Early Steroids Are Effective Adjunct in Kawasaki Disease Treatment

Summary and Comment |
October 21, 2016

Early Steroids Are Effective Adjunct in Kawasaki Disease Treatment

  1. John D. Cowden, MD, MPH

Steroids added to intravenous immunoglobulin treatment of Kawasaki disease reduced likelihood of coronary artery abnormalities, particularly when added early.

  1. John D. Cowden, MD, MPH

Steroids have long been a mainstay of vasculitis treatment, but their role in Kawasaki disease has been unclear due to mixed results from controlled trials. These authors performed a meta-analysis of 16 studies that compared treatment with intravenous immunoglobulin (IVIG) plus steroids versus IVIG alone in 2746 patients with Kawasaki disease. Steroid use was defined as initial (started at the same time as IVIG) or rescue (started after failure of IVIG to reduce fever).

In the pooled analysis, adding steroids to IVIG was associated with a lower risk for coronary artery abnormalities compared with IVIG alone (odds ratio, 0.42). Initial steroids (OR, 0.32) were more effective than rescue steroids (OR, 0.85). The benefit of initial steroids was greatest in the subgroup of patients at high risk for IVIG resistance (OR, 0.24). A negative correlation was found between duration of illness before starting steroids and the effect of steroid treatment on coronary artery abnormalities. Fever duration was shorter with IVIG plus steroids than with IVIG alone (0.66 vs. 2.18 days), whereas the rate of adverse events was similar between the two groups (about 8.0%).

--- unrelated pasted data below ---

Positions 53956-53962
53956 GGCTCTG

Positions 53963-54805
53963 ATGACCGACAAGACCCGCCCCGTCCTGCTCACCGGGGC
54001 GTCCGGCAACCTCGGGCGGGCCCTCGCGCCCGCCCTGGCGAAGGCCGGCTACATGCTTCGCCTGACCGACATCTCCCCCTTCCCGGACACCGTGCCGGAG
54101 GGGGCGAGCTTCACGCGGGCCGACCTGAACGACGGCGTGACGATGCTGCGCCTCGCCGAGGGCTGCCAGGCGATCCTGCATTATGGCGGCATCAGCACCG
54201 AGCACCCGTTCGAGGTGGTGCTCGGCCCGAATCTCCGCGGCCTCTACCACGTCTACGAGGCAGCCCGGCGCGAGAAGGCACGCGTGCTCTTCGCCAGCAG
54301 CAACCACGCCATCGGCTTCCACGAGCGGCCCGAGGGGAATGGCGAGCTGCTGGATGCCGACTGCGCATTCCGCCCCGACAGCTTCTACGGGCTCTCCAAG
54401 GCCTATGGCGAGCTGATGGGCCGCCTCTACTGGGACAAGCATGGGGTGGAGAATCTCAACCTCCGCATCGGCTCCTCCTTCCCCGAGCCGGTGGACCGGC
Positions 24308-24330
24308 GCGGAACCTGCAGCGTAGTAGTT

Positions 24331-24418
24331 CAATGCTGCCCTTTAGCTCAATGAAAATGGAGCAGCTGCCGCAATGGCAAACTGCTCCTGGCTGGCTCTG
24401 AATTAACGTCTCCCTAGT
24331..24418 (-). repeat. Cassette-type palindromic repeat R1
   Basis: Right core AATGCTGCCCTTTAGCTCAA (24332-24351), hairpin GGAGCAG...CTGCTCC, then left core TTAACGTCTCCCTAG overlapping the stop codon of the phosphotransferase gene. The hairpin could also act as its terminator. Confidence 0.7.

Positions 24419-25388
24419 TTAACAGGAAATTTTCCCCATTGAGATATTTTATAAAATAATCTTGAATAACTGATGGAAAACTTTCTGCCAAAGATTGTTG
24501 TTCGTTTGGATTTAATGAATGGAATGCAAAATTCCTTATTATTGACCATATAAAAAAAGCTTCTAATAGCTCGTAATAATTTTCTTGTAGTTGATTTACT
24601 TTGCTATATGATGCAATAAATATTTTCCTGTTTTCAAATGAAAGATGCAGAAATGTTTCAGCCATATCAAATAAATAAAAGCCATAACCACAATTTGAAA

Even though steroids have been the first-line therapy for vasculitis for years, Kawasaki disease continues to be treated with IVIG and aspirin alone. Growing evidence shows that steroids can protect against coronary artery abnormalities when used as initial therapy (as opposed to rescue therapy), particularly in children at high risk for IVIG resistance. Identifying such high-risk children is a challenge, as multiple proposed scoring systems include a variety of different laboratory and clinical findings (e.g., neutrophilia, elevated C-reactive protein, hypoalbuminemia, elevated liver enzymes, lymphadenopathy, illness duration; J Formos Med Assoc 2016; 115:350). Consultation with a Kawasaki disease expert can help clinicians determine risk for IVIG resistance and utility of initial steroid treatment.

Editor Disclosures at Time of Publication

  • Disclosures for John D. Cowden, MD, MPH at time of publication Leadership positions in professional societies Co-Chair, Culture, Ethnicity, and Health Care Special Interest Group, Academic Pediatric Association


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